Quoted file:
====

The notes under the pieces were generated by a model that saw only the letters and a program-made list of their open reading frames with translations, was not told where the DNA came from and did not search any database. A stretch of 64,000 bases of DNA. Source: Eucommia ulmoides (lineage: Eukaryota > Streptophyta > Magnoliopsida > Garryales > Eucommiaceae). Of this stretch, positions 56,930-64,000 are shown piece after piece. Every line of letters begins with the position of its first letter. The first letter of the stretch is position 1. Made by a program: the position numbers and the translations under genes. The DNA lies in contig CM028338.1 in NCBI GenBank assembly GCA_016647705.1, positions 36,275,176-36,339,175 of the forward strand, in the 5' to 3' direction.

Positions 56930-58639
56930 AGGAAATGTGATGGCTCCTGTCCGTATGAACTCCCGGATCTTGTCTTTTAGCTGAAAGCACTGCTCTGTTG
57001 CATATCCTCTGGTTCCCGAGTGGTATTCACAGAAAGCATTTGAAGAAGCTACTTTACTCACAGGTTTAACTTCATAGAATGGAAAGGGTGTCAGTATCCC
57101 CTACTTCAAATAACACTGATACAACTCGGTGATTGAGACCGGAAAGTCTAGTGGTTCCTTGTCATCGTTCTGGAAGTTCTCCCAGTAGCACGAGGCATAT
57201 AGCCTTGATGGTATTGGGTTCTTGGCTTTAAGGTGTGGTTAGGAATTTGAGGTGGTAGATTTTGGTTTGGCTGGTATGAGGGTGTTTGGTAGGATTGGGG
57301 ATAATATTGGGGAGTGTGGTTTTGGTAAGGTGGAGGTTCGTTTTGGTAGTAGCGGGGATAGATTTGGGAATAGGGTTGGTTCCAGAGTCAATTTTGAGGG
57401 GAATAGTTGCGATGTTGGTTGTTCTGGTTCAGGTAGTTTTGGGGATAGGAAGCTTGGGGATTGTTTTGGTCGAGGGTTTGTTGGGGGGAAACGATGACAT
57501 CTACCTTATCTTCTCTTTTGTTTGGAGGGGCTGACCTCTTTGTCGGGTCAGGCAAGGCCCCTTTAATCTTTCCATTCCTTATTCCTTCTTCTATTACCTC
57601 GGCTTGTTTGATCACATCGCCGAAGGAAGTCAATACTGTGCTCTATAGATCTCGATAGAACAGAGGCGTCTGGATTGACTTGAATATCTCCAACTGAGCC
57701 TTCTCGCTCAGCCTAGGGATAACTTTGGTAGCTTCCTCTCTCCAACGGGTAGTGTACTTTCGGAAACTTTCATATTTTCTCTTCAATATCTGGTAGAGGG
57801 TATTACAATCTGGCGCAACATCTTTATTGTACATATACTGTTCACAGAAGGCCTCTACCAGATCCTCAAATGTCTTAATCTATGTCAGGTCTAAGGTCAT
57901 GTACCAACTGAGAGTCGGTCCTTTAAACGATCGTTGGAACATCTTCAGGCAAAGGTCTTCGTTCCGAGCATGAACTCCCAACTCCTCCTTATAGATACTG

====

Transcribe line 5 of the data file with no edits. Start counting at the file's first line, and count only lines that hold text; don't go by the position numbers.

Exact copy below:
57101 CTACTTCAAATAACACTGATACAACTCGGTGATTGAGACCGGAAAGTCTAGTGGTTCCTTGTCATCGTTCTGGAAGTTCTCCCAGTAGCACGAGGCATAT